Ashikaga Takauji’s ]izo-Son – Koan 59

No. 59. Ashikaga Takauji’s ]izo-Son

(Translator’s note: This story depends on a sort of play on a Chinese character of twelve strokes, which means ‘honoured’ or ‘revered’. It is the first element of the name Taka-uji, the general who founded the Ashikaga shogunate, after a spectacular betrayal of trust of a kind not uncommon in Japanese mediaeval history. The same character is added to the name ofjizd, bodhisattva of protection, in which case it is read ‘Son’, and not ‘Taka’. It is similarly added to the word

for ‘protective charm’ (mamori). In order to retain the effect of the story, I am rendering the Ashikaga general’s name as Ashikaga-Son, to keep the assonance with Jizo-Son.)

At Jomyoji temple in Kamakura, there was a picture of Jizo-son by the brush of Ashikaga-Son himself. General Ashikaga Mochiuji (of the same family, later governor of the Eastern Provinces) wanted to have this as a protective charm (mamori-Son) with his armour, and asked priest Daizui whether he could have the loan of it.

The priest said loudly: ‘General!’

Yes?’ he replied.

Who is it that has just said Yes? Jizo-Son is there, and must not go seeking from others.’ The nobleman understood.


  1. Priest Mitsudo of Hokokuji temple tested the samurai Ota with the questions:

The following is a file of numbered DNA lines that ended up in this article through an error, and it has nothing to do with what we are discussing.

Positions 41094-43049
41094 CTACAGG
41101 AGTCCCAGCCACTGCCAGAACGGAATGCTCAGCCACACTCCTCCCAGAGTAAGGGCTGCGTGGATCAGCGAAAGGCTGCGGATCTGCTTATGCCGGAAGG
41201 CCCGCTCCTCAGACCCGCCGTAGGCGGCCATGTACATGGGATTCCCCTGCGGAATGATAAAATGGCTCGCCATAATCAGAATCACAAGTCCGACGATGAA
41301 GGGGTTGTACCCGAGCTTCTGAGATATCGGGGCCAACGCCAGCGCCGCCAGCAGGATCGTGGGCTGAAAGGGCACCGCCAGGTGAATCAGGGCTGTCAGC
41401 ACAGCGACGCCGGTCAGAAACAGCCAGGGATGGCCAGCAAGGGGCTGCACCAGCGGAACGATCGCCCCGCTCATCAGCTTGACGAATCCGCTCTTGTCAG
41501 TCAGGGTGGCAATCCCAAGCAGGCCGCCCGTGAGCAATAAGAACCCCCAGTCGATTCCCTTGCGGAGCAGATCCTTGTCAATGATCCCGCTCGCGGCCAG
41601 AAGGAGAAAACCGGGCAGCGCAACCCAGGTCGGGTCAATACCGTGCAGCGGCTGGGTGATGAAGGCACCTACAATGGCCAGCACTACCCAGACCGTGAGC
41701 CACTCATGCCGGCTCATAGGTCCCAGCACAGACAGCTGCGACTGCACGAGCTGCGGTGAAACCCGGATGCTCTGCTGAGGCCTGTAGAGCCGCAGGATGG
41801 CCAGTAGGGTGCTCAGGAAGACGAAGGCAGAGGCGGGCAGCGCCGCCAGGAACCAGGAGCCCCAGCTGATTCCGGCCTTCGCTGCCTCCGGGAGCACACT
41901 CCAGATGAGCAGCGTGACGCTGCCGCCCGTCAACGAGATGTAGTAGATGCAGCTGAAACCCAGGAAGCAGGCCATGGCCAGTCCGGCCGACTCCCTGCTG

Where does Jizo-Son go back to?

What was it that the general understood?

  1. Mitsudo tested Masuda Moto-o: When Ashikaga-Son paints Jizo-Son, does Ashikaga become Jizo, or Jizo become Ashikaga? Say!

  2. He tested general Hosokawa:

When they hold up the picture of Jizo-Son by the brush of Ashikaga-Son himself, if you name it Jizo, well, it is Ashikaga; and if you name it Ashikaga, why it- is Jizo. Then what will you do to give this a name? Say!

  1. He tested Gendazaemon Michinaga:

The governor of the Eastern Provinces, in the 23rd year of Oei (1416), asked to borrow the Jizo-Son painted by Ashikaga-Son himself, to have as a charm-Son in his camp. Now say, what result is there from having Jizo-Son in the camp?

This became a Kamakura Zen koan at the interviews of

Mitsudo (who was abbot at both Jomyoji and Hokokuji temples).

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